Teen Moms in Mathare Slums

Rachael Ouko
Kenya
This documentary short from Rachael Ouko interviews teen moms living in the Mathare Slums of Nairobi, Kenya, where teen motherhood is common. The mothers discuss the challenges and prejudice they face as young mothers, and what they have done to overcome these challenges and thrive for their children.

 

Being a teen mom is common in Mathare. Some teen moms are actually married, others are single moms, and others married, then separated. People see teen moms as a burden and a bad influence to other girls. Many teen moms are lonely, and sometimes men try to take advantage of you. As a teen mom, sometimes you don’t fit in society.

I wanted to tell a story of teen mothers who have children and survive, despite the many challenges they face. I tell this story because I want the world to know--especially mothers of teen moms, and their daughters--that getting pregnant at a young age is a big challenge, but it is not the end of the world. I also tell this story because I myself am a teen mom.

I got pregnant at 19 years old, and gave birth in 2003. When I realized I was pregnant, I was so ashamed that I could not tell anyone or even ask for help. I was so embarrassed because I had so many dreams of bringing my family out of poverty.

The only thing I could think to do was to have an abortion, and to do it before my mum realized I was pregnant. So, one evening I bought 30 paracetamol pills and swallowed them, hoping that the baby would come out. That night, I was so weak that I thought I would die. In the morning I was still sick, and I couldn’t go to school. My mum told me to go to the hospital, and I did. This is when she learned of the pregnancy. I could not tell her the father of my baby and so she sent me away. I went to my sister’s house--she welcomed me even though her husband did not like the idea of me staying there. I was so ashamed that I didn’t go to the clinic for check ups, and I spent my entire pregnancy reading and sleeping, barely leaving the house.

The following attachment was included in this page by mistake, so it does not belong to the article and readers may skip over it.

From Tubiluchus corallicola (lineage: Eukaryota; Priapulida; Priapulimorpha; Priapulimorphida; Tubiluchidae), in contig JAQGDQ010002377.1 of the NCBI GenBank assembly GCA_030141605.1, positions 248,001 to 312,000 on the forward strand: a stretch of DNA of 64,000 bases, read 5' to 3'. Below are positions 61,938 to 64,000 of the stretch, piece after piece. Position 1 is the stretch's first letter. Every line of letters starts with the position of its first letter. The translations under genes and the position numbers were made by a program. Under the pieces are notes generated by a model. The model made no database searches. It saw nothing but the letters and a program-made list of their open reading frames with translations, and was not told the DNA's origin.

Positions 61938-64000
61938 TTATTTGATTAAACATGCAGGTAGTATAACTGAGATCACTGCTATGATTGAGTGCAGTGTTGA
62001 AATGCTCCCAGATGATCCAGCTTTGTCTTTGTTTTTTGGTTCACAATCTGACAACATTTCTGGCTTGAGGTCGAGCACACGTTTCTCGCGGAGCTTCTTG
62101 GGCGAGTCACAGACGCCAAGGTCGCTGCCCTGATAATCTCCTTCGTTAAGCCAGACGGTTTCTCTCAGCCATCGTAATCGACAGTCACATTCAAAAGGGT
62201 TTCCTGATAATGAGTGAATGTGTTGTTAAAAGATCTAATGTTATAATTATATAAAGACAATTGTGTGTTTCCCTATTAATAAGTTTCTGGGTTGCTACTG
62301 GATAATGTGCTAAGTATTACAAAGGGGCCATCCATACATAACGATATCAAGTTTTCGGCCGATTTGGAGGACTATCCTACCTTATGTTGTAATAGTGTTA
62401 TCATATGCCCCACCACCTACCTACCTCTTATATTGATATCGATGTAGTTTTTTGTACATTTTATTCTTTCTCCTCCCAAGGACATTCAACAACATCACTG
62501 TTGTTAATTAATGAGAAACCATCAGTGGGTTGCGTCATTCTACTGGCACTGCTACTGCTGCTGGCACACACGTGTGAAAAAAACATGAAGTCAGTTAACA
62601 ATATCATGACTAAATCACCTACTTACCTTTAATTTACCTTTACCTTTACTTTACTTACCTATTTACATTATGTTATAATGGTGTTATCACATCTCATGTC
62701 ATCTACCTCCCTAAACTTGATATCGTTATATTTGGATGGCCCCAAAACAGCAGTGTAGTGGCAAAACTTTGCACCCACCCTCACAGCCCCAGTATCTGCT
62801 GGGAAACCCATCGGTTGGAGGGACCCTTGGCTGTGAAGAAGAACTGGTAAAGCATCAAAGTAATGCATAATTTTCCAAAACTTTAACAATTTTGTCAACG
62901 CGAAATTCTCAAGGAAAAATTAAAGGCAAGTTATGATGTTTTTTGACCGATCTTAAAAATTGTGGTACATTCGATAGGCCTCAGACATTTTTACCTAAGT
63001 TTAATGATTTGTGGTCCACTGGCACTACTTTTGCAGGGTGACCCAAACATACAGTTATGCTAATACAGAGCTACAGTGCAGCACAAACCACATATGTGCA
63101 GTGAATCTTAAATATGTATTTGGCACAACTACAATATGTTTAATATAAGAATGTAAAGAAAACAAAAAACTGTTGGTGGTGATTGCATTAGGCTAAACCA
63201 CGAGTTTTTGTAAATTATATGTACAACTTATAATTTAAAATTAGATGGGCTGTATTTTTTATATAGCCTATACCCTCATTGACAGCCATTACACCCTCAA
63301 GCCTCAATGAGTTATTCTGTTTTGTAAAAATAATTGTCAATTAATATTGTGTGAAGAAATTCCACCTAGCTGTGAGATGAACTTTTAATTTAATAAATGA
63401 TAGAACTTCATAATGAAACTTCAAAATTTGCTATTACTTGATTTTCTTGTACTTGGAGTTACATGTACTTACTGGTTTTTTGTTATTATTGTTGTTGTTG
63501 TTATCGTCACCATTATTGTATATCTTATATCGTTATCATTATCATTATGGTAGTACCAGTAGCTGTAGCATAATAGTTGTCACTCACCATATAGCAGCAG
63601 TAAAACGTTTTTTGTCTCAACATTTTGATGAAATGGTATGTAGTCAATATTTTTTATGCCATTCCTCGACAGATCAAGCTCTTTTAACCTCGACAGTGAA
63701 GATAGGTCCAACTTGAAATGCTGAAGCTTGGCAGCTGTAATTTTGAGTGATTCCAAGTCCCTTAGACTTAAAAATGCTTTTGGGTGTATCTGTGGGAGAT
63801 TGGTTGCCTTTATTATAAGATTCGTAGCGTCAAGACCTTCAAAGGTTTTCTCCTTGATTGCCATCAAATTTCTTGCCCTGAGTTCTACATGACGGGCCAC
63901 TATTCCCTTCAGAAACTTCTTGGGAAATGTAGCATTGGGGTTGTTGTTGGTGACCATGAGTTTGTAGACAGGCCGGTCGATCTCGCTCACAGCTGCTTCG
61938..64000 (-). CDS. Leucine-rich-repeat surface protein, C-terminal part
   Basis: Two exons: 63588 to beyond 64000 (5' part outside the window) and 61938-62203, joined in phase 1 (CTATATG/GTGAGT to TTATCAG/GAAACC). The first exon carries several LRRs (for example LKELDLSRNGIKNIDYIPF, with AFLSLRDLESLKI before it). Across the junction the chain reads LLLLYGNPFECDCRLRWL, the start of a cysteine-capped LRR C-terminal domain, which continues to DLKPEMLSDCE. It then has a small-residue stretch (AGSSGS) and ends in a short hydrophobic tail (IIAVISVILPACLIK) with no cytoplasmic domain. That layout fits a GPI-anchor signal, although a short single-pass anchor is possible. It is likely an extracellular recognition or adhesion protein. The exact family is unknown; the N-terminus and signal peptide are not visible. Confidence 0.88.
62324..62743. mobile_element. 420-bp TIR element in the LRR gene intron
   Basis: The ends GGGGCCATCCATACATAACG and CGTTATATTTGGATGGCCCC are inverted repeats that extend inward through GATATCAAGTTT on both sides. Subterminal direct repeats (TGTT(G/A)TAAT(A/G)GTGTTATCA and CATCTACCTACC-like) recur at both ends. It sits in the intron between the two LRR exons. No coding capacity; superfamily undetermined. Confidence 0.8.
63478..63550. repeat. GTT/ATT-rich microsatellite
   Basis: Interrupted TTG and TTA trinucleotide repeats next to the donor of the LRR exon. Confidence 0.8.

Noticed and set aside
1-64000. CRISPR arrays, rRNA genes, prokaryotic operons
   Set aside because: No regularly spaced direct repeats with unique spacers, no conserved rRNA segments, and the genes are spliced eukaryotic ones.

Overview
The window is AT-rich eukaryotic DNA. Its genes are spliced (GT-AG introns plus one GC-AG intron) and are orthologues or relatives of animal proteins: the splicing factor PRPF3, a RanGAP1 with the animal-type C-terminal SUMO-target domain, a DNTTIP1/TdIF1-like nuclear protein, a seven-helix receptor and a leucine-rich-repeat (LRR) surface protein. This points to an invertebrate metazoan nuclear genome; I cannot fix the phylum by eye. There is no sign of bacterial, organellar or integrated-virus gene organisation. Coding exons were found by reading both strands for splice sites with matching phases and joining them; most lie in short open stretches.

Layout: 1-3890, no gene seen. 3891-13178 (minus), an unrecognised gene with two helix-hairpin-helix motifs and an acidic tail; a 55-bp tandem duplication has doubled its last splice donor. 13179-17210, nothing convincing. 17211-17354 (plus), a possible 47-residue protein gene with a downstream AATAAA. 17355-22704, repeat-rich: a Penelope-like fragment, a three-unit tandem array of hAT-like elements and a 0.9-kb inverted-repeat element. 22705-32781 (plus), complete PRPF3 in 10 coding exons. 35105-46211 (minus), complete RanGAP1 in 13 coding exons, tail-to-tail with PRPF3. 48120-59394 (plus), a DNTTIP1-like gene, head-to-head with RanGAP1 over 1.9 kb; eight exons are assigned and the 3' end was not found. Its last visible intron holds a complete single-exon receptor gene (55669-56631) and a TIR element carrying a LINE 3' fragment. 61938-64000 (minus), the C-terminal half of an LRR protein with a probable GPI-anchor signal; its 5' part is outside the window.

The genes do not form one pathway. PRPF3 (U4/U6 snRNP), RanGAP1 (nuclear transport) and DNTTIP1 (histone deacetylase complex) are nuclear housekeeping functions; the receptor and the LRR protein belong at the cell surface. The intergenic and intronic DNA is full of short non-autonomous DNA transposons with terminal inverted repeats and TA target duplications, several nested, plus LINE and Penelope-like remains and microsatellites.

Eventually I returned home. My mum was not happy; she left and went to a rural area for three months. During my seventh month, I found myself alone and without money. I started selling groundnuts on the roadside just so I could earn money for maternal bills and clothes for my baby. Even with this work, I didn’t save enough to go to the hospital when it was time to deliver, so I gave birth in the house with the help of our neighbor, who was also a midwife and charged me very little.

The struggle continued after I gave birth. When my child was two years, I wanted to go back to school. My mum believed in me and paid part of my school fee; the rest I worked for to earn myself. I used to go to school on foot so that I could save the transport fee that my father provided for my baby’s milk and soap. In the evening I came home and breastfed my baby until I finished my “o” level education. I didn’t perform that well but at least I made my mum proud.

I am now done with my education, and luckily I got a job. I can afford to send my child to a government school, and can pay for the house we are living in.

About The Artist 

Rachael Ouko is 27 years old and a mother of two. Rachael is an avid documentary filmmaker and photographer; her work has been shown in Kenya and Europe. She has worked on several films, including Unsung Heroes and Street Urchins, and is passionate about producing and directing. She is administrator with the Mwelu Foundation, a self-help group in Mathare Valley slum in Nairobi that works with young people to help them realize their potential through photography, film production, and the building of life skills.